That’s how she became involved in protesting the US-backed Contra War against the Sandinista revolution and traveled to Nicaragua to help harvest coffee, the economy of the country being decimated by the US embargo and ongoing widespread fighting. Upon her return she did a series of lithographs pertaining to her experience, also to Nicaraguan children in time of war, deprived of their well-being and dreams, affected in their daily living, victims of adverse conditions imposed by adults.
When she became a teacher the focus of Chouteau’s activism changed, shifting more to artwork and classroom. In the classroom, she helps her students develop, in addition to skills and technique, concept and content, insisting they say something, make meaningful work. She encourages their awareness for social justice and challenges them to use their art, according to Xavier University’s mission, as citizens for others not only for themselves.
Being in academia, not having to peddle her art, she also has been able to devote her work to what she believes in, is important to her.
For many years now she has been working on a continuous series of reduction color woodcuts titled Genocides of the Conscience. The series explores what she considers the root of contemporary ruin on the planet, a loss of conscience/conscientiousness in humanity. It addresses historic and contemporary events in which creatures were subjected to actions that undermined their survival. The Chinook salmon of Klamath, California, the American Bison, the gray timber wolves, the threatened Polar Bear, endangered American pika, as well as the people of Darfur, Rwanda, Armenia, all victims of various genocides, are featured in her prints, pointing to the ruinous acts of recent generations.
“Giving these genocides a visual presence is my way to force recognition and encourage action,” she says.
Her Rwanda print is divided in 2 by an image of a machete, symbol of destruction and deforestation; the upper part depicts numbered heads of Rwandans victims of their genocide, the lower one, dying salmons in the siphoned off bed of the Klamath river.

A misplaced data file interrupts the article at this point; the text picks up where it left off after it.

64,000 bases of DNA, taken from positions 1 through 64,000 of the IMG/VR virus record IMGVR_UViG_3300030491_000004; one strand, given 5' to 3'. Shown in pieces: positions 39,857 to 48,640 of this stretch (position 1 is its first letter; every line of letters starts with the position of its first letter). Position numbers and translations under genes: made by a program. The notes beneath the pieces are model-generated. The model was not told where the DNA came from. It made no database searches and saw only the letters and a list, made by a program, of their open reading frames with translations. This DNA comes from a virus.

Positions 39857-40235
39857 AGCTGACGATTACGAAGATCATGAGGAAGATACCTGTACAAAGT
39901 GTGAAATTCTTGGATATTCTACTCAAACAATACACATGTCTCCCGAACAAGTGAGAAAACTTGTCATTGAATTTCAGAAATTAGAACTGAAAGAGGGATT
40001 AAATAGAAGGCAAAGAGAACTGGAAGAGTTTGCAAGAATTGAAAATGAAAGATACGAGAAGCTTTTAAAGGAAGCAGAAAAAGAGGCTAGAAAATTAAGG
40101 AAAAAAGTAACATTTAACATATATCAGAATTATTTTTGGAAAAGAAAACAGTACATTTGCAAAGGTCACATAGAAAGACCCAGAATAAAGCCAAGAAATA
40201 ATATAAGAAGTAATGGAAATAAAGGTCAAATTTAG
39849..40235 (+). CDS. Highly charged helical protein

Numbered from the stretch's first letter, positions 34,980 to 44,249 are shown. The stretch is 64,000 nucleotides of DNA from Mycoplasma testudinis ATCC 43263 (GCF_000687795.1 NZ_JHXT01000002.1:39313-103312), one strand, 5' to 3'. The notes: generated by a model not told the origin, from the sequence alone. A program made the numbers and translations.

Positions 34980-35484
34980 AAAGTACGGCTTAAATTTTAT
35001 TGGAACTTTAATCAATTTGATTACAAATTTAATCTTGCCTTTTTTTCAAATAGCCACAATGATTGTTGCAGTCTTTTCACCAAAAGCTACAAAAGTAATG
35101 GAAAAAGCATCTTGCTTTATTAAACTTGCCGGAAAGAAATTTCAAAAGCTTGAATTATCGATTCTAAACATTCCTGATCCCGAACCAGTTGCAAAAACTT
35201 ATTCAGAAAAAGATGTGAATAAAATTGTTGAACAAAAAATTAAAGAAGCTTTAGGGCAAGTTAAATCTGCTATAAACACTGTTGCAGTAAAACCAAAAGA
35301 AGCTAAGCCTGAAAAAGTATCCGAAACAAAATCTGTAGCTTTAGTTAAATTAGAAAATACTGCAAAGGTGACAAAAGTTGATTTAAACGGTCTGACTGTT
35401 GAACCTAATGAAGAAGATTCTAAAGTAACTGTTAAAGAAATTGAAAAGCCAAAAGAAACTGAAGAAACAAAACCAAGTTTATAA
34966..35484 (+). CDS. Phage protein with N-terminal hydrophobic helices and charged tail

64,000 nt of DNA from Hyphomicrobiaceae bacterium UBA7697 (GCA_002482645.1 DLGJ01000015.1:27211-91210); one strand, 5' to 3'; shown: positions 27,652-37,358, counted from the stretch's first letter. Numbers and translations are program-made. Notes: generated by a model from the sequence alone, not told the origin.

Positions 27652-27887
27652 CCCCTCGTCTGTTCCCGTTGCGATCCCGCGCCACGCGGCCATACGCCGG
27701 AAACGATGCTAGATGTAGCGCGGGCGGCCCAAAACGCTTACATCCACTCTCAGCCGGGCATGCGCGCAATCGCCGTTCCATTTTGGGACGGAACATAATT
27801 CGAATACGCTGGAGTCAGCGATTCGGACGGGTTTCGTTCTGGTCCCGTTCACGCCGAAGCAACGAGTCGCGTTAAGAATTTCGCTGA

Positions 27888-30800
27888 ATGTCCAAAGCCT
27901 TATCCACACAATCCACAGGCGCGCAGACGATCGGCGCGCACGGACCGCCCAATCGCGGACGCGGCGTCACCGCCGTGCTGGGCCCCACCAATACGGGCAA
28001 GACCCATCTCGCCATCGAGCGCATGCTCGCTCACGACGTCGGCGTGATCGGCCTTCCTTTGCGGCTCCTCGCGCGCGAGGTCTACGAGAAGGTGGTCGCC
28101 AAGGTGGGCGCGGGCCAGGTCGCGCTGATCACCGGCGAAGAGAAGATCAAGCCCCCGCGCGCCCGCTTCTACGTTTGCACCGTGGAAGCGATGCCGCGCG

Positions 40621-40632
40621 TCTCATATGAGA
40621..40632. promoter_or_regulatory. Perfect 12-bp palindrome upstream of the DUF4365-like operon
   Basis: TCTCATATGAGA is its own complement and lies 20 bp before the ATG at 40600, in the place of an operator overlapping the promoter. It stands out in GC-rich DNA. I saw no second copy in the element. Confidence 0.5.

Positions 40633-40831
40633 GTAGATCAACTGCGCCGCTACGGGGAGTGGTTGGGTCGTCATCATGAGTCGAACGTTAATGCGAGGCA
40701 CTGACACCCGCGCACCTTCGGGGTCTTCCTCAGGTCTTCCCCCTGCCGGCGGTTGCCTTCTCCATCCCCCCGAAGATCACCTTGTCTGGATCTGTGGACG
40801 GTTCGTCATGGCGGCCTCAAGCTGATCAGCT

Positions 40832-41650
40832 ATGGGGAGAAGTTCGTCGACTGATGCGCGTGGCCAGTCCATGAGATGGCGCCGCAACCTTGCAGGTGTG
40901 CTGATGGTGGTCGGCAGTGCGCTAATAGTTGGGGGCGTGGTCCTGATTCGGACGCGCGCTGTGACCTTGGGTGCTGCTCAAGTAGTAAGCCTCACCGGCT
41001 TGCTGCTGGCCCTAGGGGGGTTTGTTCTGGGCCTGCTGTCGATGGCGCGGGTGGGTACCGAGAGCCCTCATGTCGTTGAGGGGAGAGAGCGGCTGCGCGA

In her Darfur, Sudan print, she calls attention to the children of Darfur in need of protection from the abuses of war. It shows children sleeping on the floor in a safe place, guarded from potential capture. A line of fire, metaphor for devastation, separates them from a Dinka village where they once happily lived. A young boy in the foreground appears to grasp for a star on his shirt alluding to every child’s right to ‘wish upon a star’, be able to dream, have a future and not be held hostage.
Chouteau has also recently started an ongoing series of etchings titled Generation; they represent California’s endangered trees due to global climate change, the foxtail pine, sequoia, redwoods… She means her series ‘constructive’, each print embodying hope for a conscientious life towards the beauty and well-being of all creatures.
“My art is a journey to the center of my being and back out again. It reflects me, responds to a need within me,” says Chouteau. “I make pictures to address my private and social concerns. I want to use my art to dig, explore, experience, grow, become more human… I want it a focus for human interactions as they affect other humans, other living creatures, the environment.”